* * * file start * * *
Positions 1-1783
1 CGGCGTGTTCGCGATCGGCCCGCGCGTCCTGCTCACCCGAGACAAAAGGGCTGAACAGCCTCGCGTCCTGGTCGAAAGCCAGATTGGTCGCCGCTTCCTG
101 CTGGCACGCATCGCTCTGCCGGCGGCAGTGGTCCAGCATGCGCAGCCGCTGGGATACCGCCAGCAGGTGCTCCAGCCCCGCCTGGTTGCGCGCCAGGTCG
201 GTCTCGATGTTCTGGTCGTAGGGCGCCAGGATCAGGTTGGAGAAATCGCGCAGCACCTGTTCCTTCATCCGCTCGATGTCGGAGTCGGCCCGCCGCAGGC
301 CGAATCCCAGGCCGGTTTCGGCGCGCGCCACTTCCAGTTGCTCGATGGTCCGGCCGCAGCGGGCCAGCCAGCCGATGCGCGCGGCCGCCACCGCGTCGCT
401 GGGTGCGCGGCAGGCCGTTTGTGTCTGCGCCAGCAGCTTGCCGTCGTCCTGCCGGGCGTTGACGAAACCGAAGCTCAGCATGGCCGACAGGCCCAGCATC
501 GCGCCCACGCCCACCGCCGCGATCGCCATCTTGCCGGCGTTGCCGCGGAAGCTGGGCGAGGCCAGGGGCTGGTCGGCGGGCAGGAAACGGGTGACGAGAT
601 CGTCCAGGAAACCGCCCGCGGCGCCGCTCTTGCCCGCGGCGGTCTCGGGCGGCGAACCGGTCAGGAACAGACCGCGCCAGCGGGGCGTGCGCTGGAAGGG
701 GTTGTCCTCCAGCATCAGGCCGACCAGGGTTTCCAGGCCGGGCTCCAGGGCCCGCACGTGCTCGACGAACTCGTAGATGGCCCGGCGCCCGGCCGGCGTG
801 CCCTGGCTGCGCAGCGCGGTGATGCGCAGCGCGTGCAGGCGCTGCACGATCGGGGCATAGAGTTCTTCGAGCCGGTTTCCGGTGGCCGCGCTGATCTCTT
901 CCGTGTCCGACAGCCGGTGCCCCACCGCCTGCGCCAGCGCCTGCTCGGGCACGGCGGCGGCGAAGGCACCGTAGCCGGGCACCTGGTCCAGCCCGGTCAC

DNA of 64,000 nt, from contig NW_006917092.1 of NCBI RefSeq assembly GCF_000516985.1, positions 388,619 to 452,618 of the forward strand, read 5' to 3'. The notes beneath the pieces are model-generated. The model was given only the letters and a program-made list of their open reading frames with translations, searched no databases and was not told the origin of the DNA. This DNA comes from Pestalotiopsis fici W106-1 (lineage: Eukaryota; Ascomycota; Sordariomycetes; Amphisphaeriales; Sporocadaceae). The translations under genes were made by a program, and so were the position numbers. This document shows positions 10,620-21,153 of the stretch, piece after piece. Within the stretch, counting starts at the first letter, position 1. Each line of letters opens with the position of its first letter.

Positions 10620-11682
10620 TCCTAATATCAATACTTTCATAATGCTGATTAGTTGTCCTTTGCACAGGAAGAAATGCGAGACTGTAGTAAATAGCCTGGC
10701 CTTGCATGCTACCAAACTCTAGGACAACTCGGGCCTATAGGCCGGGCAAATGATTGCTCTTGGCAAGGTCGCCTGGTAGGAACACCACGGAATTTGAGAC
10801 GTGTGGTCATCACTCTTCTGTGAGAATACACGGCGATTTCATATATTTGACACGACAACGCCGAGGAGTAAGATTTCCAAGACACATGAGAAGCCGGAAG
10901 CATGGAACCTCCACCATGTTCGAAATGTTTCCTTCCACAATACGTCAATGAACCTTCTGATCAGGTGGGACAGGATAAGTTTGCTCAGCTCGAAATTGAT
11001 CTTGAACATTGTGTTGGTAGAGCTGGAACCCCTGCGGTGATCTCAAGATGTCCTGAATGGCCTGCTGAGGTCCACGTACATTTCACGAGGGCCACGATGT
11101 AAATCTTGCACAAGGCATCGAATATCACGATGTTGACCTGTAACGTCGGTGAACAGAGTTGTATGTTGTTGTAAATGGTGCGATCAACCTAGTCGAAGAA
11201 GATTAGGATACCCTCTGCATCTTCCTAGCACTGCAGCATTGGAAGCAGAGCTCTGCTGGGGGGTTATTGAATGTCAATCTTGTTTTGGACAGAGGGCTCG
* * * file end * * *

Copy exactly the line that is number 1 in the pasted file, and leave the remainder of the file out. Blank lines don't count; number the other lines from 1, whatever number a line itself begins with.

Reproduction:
Positions 1-1783